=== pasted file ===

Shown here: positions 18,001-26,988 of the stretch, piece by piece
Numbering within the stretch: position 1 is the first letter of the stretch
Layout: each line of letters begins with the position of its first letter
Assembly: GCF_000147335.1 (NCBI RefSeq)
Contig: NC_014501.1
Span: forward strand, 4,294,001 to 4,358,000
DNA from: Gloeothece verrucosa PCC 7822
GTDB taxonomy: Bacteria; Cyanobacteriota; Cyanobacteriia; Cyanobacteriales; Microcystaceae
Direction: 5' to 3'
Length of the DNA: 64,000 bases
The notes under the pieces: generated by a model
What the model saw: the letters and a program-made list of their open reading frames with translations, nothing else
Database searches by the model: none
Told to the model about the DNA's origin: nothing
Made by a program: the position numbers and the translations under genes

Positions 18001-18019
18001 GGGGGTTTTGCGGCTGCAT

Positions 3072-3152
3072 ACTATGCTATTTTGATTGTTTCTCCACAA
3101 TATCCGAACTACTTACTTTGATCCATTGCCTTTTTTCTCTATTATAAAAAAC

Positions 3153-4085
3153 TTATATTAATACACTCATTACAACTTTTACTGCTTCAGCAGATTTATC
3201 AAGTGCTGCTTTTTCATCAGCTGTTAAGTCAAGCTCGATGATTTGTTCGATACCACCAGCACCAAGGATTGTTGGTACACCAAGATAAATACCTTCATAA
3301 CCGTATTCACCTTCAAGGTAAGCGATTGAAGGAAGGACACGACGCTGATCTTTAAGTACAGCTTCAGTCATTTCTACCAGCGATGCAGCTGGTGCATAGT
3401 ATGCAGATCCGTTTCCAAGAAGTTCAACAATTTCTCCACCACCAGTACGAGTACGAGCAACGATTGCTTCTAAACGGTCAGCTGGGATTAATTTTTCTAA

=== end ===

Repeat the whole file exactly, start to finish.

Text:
Shown here: positions 18,001-26,988 of the stretch, piece by piece
Numbering within the stretch: position 1 is the first letter of the stretch
Layout: each line of letters begins with the position of its first letter
Assembly: GCF_000147335.1 (NCBI RefSeq)
Contig: NC_014501.1
Span: forward strand, 4,294,001 to 4,358,000
DNA from: Gloeothece verrucosa PCC 7822
GTDB taxonomy: Bacteria; Cyanobacteriota; Cyanobacteriia; Cyanobacteriales; Microcystaceae
Direction: 5' to 3'
Length of the DNA: 64,000 bases
The notes under the pieces: generated by a model
What the model saw: the letters and a program-made list of their open reading frames with translations, nothing else
Database searches by the model: none
Told to the model about the DNA's origin: nothing
Made by a program: the position numbers and the translations under genes

Positions 18001-18019
18001 GGGGGTTTTGCGGCTGCAT

Positions 3072-3152
3072 ACTATGCTATTTTGATTGTTTCTCCACAA
3101 TATCCGAACTACTTACTTTGATCCATTGCCTTTTTTCTCTATTATAAAAAAC

Positions 3153-4085
3153 TTATATTAATACACTCATTACAACTTTTACTGCTTCAGCAGATTTATC
3201 AAGTGCTGCTTTTTCATCAGCTGTTAAGTCAAGCTCGATGATTTGTTCGATACCACCAGCACCAAGGATTGTTGGTACACCAAGATAAATACCTTCATAA
3301 CCGTATTCACCTTCAAGGTAAGCGATTGAAGGAAGGACACGACGCTGATCTTTAAGTACAGCTTCAGTCATTTCTACCAGCGATGCAGCTGGTGCATAGT
3401 ATGCAGATCCGTTTCCAAGAAGTTCAACAATTTCTCCACCACCAGTACGAGTACGAGCAACGATTGCTTCTAAACGGTCAGCTGGGATTAATTTTTCTAA